The computational power of smartphones and tablets has skyrocketed to the point where they approach the level of desktop computers on the market not long ago. Although it’s easy for mobile devices to run all the standard smartphone apps, today’s artificial intelligence algorithms can be too compute-heavy for even high-end devices to handle.
Google AI lead Jeff Dean recently posted a link to his 1990 senior thesis on Twitter, which set off a wave of nostalgia for the early days of machine learning in the AI community. Parallel Implementation of Neural Network Training: Two Back-Propagation Approaches may be almost 30 years old and only eight pages long, but the paper does a remarkable job of explaining the methods behind neural network training and the modern development of artificial intelligence.
Neural networks can be notoriously difficult to debug, but a Google Brain research team believes it may have come up with a novel solution. A paper by Augustus Odena and Ian Goodfellow introduces Coverage-Guided Fuzzing (CGF) methods for neural networks. The team also announced an open source software library for CGF, TensorFuzz 1.
The dearth of AI talents capable of manually designing neural architecture such as AlexNet and ResNet has spurred research in automatic architecture design. Google’s Cloud AutoML is an example of a system that enables developers with limited machine learning expertise to train high quality models. The trade-off, however, is AutoML’s high computational costs.
Last week, Singh posted a YouTube video, Making Amazon Alexa respond to Sign Language using AI, in which he smoothly communicates with Alexa using sign language. Alexa, which is installed in a laptop with a built-in camera, interprets Singh’s signed queries in real-time, converting them into text and delivering appropriate responses.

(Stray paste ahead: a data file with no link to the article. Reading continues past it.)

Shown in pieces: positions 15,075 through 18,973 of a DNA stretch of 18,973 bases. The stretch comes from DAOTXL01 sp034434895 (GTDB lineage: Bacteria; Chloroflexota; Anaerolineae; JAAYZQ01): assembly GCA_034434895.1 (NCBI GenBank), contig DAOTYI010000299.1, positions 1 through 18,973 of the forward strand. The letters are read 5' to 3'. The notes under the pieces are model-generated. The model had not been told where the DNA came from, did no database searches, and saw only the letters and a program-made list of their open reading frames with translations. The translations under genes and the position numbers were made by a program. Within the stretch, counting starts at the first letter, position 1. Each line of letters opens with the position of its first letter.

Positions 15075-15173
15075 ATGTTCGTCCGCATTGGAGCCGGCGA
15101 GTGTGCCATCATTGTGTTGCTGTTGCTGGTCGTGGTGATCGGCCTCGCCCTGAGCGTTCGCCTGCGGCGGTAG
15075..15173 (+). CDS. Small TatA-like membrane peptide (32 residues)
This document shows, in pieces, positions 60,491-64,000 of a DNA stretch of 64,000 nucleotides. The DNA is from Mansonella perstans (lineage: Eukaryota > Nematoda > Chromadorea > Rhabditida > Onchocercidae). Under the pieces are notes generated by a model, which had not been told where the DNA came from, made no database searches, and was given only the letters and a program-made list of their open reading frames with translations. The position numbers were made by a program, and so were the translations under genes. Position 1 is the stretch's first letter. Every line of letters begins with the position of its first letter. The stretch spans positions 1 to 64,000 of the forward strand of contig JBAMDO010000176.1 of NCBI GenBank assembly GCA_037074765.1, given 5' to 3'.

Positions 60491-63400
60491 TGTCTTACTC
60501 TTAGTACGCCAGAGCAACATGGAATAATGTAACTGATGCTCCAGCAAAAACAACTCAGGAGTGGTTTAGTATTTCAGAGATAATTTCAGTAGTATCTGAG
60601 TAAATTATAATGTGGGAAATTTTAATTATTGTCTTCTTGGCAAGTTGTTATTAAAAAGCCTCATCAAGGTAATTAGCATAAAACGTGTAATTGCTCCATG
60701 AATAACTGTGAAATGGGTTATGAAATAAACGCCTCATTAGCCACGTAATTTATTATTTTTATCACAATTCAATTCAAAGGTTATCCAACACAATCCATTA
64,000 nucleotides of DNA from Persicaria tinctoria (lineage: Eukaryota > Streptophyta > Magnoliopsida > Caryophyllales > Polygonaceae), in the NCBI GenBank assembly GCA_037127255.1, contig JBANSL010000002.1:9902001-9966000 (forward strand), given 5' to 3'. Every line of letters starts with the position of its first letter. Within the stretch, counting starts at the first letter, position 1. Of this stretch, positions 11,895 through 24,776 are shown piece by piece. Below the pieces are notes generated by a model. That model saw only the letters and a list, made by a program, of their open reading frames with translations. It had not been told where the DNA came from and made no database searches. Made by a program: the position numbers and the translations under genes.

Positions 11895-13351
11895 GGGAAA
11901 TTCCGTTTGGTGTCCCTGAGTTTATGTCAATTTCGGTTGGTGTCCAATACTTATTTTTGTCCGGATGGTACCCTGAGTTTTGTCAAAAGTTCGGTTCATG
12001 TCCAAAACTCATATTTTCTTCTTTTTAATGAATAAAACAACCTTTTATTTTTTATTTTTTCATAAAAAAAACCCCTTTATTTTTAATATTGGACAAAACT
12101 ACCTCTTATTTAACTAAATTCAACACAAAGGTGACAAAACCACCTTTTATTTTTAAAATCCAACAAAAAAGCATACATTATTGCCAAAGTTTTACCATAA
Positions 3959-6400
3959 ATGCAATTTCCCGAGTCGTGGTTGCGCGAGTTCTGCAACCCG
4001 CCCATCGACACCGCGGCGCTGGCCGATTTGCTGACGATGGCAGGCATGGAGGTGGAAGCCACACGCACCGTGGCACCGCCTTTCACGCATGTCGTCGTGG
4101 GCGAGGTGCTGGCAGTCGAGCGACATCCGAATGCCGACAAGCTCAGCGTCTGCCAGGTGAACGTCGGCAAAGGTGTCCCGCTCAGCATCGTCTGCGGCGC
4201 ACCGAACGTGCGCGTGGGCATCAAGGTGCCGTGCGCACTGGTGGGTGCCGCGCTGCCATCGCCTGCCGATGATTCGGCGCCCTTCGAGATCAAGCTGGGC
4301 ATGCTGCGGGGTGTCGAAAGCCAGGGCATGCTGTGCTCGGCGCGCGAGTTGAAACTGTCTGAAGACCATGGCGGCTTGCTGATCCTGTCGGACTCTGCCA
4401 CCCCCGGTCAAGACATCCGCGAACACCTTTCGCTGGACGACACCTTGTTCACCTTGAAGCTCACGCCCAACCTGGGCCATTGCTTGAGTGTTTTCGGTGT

Farming is becoming a data-centric business powered by artificial intelligence. China’s big tech firms are using neural network-backed computer vision, wearable devices, and predictive analytics algorithms to reimagine pig, chicken, cow, goose, and cockroach farming.
At last month’s RE•WORK Deep Learning in Finance Summit in London, leading AI industry practitioners and academics from prestigious universities discussed their research, provided insights on business trends and real-life AI applications, and addressed current challenges facing the AI industry as a whole.
When the NBA’s Golden State Warriors decided to favour three-pointers over two-point shots in 2016, the winning strategy sent a shockwave through professional basketball. This was a “data-driven decision” based on higher score probability, explains Alex Martynov.
As Facebook struggles with fallout from the Cambridge Analytica scandal, its research arm today delivered a welcome bit of good news in deep learning. Research Engineer Dr. Yuxin Wu and Research Scientist Dr. Kaiming He proposed a new Group Normalization (GN) technique they say can accelerate deep neural network training with small batch sizes.
I purchased a Tmall Genie X1 — Alibaba’s flagship smart speaker — at the discounted price of US$15 during China’s November 11 “Singles Day” shopping festival. I was given order number 560,000-ish, and received the product a month later. The speaker is regularly priced at US$79, about the same as its American counterpart Google Mini.
Paige.AI is a New York-based startup that fights cancer with AI. Launched last month as a spinoff from the Memorial Sloan Kettering Cancer Center (MSK) — the largest cancer research institute in the US — Paige.AI has exclusive access to MSK’s IP in the field of computational pathology as well as its dataset of 25 million pathology cancer images (“slides”).
From May 14 to 18, the 30th International Joint Conference on Neural Networks (IJCNN 2017) was held in Anchorage, AK, USA. Continuing the long tradition, the conference is organized by the International Neural Network Society (INNS), in cooperation with the IEEE Computational Intelligence Society (IEEE-CIS).